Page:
Gardner council members took necessary steps to create a benefit district and obtain bond debt to build a road and sewer upgrades related to the USD 231’s soon-to-be constructed school buildings.
The city will fund 50 percent of street, sewer and water infrastructure to serve the new school campus. The total estimated cost of the project is $5.1 million.
Laura Gourley, city finance director, said the debt related to the project will be in the form of taxes and utility rate increases.
In addition to the benefit district, city officials approved a $1.3 million project to expand sewer capacity in order to serve the new school campus. That project will be fully funded by the city.
“Funding for this will probably be a sewer rate increase,” Gourley said. “I don’t see any way around that.”
She estimated an increase of approximately $2.10 per month for the average user. That increase would be on top of planned annual sewer rate increases of 5 percent.
City officials planned to initiate a sewer expansion a few years down the road, but the school project accelerated the need.
“The larger piece of the sewer, that was supposed to come online in 2016,” Dave Greene, public works director told the council. By that year, the planned rate increases were expected to help fund the project limiting the long term need for annual rate increases related to that piece of the school project.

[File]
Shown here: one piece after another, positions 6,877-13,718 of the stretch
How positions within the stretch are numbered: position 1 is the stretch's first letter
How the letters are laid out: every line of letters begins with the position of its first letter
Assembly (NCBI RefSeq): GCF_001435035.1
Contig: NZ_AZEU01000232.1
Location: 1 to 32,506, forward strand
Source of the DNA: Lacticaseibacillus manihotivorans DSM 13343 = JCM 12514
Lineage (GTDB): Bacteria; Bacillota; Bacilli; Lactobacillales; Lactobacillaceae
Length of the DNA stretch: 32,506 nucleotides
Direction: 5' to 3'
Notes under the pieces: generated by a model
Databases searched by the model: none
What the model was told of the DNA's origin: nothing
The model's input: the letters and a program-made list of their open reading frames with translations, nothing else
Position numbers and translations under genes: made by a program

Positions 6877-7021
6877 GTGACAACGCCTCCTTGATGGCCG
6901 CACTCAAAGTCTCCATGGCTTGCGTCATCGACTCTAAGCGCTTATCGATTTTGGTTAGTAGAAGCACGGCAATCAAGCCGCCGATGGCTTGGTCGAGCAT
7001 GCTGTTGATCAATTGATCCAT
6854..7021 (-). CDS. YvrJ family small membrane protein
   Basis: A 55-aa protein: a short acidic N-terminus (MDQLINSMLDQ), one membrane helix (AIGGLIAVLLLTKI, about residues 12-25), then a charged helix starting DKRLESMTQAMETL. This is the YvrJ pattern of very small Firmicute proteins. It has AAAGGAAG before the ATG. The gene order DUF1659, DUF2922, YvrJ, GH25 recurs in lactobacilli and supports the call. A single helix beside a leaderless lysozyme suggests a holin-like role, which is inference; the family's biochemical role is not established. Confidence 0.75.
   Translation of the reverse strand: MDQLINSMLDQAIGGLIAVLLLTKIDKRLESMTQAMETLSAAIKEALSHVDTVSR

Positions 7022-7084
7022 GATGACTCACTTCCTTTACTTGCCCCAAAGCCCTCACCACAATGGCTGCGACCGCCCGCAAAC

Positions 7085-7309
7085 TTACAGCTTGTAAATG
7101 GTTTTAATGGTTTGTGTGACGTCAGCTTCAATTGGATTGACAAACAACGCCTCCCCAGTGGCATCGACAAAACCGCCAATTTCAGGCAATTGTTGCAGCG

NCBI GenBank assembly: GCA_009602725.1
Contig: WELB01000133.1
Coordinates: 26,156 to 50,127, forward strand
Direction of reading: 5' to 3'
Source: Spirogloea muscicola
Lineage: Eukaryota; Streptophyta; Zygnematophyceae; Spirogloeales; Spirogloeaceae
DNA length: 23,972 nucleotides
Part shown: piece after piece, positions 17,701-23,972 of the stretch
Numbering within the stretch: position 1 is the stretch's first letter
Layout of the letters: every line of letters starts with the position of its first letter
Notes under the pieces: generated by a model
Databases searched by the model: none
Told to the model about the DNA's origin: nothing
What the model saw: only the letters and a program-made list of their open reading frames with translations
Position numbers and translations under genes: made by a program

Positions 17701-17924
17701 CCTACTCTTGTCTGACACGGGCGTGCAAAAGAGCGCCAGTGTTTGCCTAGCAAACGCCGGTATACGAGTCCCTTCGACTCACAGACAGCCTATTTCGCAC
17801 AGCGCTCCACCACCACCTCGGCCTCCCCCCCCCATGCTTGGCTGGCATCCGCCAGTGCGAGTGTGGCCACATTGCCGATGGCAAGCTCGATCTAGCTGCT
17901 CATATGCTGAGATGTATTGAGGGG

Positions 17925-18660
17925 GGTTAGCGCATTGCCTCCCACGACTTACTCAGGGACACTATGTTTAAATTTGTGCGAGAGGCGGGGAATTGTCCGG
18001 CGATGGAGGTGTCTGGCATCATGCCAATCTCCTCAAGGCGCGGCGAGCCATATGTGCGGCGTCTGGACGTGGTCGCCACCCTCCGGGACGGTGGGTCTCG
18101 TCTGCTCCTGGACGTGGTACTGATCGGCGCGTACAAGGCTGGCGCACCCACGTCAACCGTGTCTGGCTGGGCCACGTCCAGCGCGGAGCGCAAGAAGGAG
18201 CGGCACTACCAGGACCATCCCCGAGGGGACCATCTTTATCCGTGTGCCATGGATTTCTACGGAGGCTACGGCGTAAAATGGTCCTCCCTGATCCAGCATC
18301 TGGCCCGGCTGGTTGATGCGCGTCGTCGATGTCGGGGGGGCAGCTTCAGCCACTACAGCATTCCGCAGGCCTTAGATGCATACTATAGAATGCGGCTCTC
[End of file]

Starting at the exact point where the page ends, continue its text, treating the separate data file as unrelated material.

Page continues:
“All we’ve done is accelerate the debt service for two years,” Greene said.
To help limit potential increases in the future, Gourley said the city plans to refinance a 20-year loan related to the Kill Creek Water Treatment Plant. Under the terms of the refinance, the city will pay off the remainder of the loan – approximately $13 million remains from a $20 million original balance – in the same time frame. However, Gourley anticipates the refinancing will save the city about $900,000 over the next several years.
The annual loan payments will be significantly less, she told the council. “This is a positive savings every year,” she said.
A 1 percent sewer rate increase produces about $30,000 of revenue for the city, she explained.
“And we’re talking about savings of $90,000 every year,” she said. “There’s no loss here.”
In other business, the council approved a contract with Pepsi Beverage Company to provide drinks and supplies to the Gardner Parks and Recreation Department.
Council moves forward with infrastructure for new schools